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Classroom focus on writing creates winners

30 May 2005

Media release for immediate use

Classroom focus on writing creates winners

After steering a trio of students to literary stardom, Ros Ali knows what it takes to make a good young writer.

“Students’ stories are often full of angst,” says the coach of three Bank of New Zealand Katherine Mansfield Young Writer’s Award winners.

“They need to learn the craft of paring away in order to find out what is really important in their story.”

An English teacher for 18 years at Epsom Girls’ Grammar School where the winners come from, Ros Ali says she rarely has time to write herself. “My creative energy goes into making writing a focus in classrooms, it’s important to have that.”

The chance to apply such wisdom – and to break Epsom Girls’ winning streak - is now open to all secondary schools.

Bank of New Zealand is calling for submissions for this year’s Bank of New Zealand Katherine Mansfield Young Writer’s Awards. Renowned children’s author, Joy Cowley will be this year’s judge.

The Young Writer’s Award is open to all secondary school students aged from 13 to 18 years. The prize: $1,500 for the winner and $1,500 for the school, is the largest monetary award for any short story competition open to secondary students in New Zealand. The winner’s school also receives a creative writing workshop led by a New Zealand author.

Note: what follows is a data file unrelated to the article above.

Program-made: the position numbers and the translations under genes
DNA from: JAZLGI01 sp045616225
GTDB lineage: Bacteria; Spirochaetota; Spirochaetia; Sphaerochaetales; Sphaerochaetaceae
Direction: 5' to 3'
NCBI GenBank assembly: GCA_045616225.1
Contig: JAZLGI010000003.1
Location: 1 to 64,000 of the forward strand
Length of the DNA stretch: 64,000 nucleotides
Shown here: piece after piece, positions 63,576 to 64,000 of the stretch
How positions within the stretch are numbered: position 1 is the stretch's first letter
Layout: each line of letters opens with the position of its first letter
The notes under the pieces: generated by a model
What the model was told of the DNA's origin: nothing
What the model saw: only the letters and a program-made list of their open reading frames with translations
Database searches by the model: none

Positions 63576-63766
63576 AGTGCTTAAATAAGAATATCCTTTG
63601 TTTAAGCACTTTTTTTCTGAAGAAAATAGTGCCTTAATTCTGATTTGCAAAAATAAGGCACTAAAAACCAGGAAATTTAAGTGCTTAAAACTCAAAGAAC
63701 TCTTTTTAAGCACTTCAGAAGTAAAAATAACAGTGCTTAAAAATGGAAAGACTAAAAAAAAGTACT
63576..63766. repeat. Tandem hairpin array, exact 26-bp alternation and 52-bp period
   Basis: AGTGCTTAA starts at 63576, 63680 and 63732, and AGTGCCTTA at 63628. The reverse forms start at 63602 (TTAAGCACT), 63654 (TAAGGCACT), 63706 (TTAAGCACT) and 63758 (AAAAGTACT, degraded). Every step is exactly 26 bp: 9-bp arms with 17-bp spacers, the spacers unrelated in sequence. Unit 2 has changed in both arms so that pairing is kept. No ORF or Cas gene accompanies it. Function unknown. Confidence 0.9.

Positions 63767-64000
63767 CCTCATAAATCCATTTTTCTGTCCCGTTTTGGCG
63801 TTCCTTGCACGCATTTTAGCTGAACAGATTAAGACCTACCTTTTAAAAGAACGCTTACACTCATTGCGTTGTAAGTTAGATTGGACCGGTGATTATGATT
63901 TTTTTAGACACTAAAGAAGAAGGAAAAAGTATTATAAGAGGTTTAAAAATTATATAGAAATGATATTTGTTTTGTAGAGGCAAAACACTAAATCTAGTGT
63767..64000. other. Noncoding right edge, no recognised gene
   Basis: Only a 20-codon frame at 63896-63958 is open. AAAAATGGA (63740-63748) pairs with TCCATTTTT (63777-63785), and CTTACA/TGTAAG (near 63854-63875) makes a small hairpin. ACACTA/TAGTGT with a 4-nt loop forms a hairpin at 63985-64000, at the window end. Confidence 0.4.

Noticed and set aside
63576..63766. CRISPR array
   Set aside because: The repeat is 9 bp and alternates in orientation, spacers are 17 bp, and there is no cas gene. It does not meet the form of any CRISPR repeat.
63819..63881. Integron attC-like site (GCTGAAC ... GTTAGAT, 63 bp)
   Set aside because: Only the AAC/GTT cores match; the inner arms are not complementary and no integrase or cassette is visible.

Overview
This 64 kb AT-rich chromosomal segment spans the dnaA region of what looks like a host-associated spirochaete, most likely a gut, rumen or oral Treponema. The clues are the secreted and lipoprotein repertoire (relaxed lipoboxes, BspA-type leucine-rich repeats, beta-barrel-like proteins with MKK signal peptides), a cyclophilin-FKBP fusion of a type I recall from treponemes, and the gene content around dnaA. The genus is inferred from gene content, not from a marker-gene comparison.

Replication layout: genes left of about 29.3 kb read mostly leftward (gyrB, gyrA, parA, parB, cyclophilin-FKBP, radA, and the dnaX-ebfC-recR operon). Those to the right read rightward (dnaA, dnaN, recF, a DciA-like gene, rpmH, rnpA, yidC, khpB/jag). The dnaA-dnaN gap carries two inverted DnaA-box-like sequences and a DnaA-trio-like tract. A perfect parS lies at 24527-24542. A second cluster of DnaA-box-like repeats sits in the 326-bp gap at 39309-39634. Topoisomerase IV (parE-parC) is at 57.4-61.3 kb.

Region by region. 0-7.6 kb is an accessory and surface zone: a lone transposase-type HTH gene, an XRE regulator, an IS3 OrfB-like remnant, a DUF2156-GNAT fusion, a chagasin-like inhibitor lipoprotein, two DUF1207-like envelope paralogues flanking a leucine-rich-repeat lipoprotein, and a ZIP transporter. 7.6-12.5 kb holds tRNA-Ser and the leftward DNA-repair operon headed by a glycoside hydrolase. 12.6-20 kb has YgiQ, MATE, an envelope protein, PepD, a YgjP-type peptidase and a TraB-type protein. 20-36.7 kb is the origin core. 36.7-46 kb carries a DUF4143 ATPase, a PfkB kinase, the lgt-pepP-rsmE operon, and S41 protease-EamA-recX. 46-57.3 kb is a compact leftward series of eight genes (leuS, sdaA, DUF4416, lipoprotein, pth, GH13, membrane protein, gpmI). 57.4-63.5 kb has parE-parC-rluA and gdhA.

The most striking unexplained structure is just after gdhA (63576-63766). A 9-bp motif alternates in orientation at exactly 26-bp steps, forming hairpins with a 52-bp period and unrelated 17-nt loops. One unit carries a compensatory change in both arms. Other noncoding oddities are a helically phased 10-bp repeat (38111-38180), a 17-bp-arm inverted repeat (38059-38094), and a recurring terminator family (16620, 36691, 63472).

Bank of New Zealand has been the sole sponsor of the Katherine Mansfield Awards since they began in 1959. The awards and the Bank’s relationship with the Beauchamp family have historical significance: Katherine Mansfield’s father, Sir Harold Beauchamp, was the first Chairman of the Bank of New Zealand, a role he held for 17 years. The awards have acted as career springboards for writers including Vincent O’Sullivan, Frank Sargeson and Keri Hulme.

“I’m looking forward to seeing a broad range of writing from secondary schools around the country,” says the Bank’s National Sponsorship Manager, Richard Allen. These writing awards are all about fostering new writing talent and secondary students are at the forefront of this.”

Ros Ali says that students’ confidence grows enormously as a result of writing their stories. “It’s a skill that leads to an appreciation and respect of their own and other peoples lives. You grow with the students. If we don’t act as advocates of reading and writing, who will? “

Entries close on June 30. The Young Writer’s Award winner will be announced along with the Premier and Novice award winners at a ceremony in October.

A number of teachers’ resources are available on the Bank of New Zealand website: HYPERLINK "" Entries must be between 750 and 2000 words and be submitted under a pen-name, the only name that may appear on the manuscript. Entries can be submitted on-line through HYPERLINK "" or via entry forms available from any Bank of New Zealand branch.


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